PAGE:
Kadir Nelson’s Portrait of Henrietta Lacks Unveiled at the Smithsonian
Collection of the Smithsonian National Portrait Gallery and National Museum of African American History and Culture, Gift from Kadir Nelson and the JKBN Group LLC When doctors discovered the cells of Henrietta Lacks, they had been trying for decades to get cells to reproduce in a test tube. Her tissue …
When doctors discovered the cells of Henrietta Lacks, they had been trying for decades to get cells to reproduce in a test tube. Her tissue was taken without her knowledge or consent in 1951 when she was dying of cancer, and researchers were able to get the cells to reproduce in a test tube. Her cells have saved countless lives in the years since, helping develop the AIDS cocktail, the polio vaccine, and treatments for hemophilia, herpes, influenza, and leukemia. She was the subject of the book The Immortal Life of Henrietta Lacks, an international bestseller, and an HBO series based on the book. A small planet in the asteroid belt is named after her, as well as a high school in Washington. And now, she is the subject of The Mother of Modern Medicine by Kadir Nelson, a portrait unveiled in the Smithsonian on May 15th near one of its main entrances.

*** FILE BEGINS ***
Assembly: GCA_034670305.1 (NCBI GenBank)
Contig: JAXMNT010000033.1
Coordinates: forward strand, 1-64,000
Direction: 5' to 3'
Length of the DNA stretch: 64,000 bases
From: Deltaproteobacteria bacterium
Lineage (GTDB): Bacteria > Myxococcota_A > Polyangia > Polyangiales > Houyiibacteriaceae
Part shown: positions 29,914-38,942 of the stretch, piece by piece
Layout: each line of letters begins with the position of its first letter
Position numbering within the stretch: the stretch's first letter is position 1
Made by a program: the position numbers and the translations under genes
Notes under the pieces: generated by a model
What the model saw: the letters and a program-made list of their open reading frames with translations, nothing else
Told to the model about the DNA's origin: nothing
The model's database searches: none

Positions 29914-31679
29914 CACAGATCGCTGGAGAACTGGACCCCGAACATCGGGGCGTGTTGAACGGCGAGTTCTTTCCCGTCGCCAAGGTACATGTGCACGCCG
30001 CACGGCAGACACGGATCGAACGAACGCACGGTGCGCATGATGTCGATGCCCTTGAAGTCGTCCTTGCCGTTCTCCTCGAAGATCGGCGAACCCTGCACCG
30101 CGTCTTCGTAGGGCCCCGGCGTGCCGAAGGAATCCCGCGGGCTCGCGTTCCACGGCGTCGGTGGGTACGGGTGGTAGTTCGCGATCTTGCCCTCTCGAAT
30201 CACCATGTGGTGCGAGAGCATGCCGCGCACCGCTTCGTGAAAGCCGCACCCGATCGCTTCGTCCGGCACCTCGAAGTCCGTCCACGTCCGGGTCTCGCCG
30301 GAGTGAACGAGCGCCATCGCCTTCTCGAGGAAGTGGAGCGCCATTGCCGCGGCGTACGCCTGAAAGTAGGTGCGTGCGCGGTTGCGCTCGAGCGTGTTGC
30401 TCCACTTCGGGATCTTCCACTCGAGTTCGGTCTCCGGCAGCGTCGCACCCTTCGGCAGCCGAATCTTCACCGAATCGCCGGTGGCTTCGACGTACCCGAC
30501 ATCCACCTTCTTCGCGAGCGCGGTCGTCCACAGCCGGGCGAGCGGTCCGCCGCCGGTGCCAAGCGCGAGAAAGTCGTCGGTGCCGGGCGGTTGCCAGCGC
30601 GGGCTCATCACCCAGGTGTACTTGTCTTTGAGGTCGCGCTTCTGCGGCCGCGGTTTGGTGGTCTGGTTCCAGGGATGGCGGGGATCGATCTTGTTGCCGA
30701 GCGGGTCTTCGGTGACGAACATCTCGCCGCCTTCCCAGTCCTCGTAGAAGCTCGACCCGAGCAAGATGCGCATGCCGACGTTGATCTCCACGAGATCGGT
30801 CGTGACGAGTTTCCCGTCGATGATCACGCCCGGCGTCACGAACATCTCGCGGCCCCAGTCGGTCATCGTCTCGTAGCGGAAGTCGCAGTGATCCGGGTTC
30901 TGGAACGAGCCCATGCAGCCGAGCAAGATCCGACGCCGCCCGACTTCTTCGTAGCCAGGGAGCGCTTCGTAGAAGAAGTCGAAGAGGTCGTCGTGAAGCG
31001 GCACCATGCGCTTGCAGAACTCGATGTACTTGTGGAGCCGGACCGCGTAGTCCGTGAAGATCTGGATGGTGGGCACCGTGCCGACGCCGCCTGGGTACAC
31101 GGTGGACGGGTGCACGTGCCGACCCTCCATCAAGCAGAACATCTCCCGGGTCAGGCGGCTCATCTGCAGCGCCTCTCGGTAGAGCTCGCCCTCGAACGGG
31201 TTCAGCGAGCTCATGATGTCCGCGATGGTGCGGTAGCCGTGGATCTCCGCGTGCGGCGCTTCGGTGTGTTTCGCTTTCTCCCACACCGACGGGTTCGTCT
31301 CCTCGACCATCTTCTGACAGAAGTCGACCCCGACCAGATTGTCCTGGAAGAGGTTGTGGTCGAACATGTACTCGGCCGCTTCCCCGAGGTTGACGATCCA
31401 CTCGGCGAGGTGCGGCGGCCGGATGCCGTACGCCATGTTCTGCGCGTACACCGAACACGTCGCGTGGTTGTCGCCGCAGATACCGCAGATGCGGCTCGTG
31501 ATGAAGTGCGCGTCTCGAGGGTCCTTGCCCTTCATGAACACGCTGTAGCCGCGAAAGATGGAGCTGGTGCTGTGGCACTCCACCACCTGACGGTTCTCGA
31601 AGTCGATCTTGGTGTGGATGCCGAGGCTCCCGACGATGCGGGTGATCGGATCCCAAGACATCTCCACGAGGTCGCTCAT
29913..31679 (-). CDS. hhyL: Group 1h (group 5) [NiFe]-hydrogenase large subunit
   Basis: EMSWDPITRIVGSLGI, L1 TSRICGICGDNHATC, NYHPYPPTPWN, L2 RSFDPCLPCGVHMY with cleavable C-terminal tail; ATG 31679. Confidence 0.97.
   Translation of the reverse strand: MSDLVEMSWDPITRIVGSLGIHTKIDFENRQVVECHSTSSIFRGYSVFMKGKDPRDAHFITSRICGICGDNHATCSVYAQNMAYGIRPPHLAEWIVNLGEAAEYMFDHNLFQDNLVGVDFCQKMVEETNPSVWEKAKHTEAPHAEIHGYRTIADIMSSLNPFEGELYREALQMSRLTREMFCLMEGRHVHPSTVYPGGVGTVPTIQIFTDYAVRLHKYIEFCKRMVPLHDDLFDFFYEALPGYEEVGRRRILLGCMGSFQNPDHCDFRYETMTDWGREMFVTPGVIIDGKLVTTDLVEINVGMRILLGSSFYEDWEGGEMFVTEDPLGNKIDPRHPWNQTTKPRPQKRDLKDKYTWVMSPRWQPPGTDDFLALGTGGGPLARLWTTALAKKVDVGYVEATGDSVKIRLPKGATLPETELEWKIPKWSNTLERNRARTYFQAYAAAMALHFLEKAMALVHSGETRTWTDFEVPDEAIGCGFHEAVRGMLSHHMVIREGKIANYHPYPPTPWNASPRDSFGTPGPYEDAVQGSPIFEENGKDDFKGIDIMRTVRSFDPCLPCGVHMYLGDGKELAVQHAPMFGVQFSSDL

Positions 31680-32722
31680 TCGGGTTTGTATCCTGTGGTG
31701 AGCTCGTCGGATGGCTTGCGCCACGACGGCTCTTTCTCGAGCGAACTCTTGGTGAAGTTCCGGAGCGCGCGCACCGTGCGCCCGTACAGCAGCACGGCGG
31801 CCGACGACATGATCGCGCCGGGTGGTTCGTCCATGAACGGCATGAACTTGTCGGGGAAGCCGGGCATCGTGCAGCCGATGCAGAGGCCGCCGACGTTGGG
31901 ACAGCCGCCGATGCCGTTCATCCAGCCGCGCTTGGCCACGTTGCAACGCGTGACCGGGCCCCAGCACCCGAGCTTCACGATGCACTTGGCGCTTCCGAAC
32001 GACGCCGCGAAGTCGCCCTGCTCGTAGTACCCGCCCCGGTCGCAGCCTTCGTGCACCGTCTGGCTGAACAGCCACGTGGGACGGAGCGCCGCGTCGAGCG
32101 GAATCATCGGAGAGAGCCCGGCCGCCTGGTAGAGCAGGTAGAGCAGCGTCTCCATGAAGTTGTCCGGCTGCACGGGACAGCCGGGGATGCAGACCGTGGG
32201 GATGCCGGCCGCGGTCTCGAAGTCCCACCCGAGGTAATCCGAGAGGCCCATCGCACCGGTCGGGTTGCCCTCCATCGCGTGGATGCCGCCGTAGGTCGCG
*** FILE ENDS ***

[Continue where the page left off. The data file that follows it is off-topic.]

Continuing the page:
Kadir Nelson is an American artist and illustrator. He was commissioned by HBO to create the portrait, which is full of symbolism. In the background of the painting, there appears to be patterned wallpaper, but if you look closely you will see that the pattern looks like cell cultures. Her dress also has a pattern inspired by cells and is missing several buttons that represent the cells taken from her. She holds a bible in front of the part of her body that the cells were taken from.
The portrait will be on view at the portrait gallery until early November. It is jointly owned by the National Portrait Gallery and the National Museum of African American History and Culture.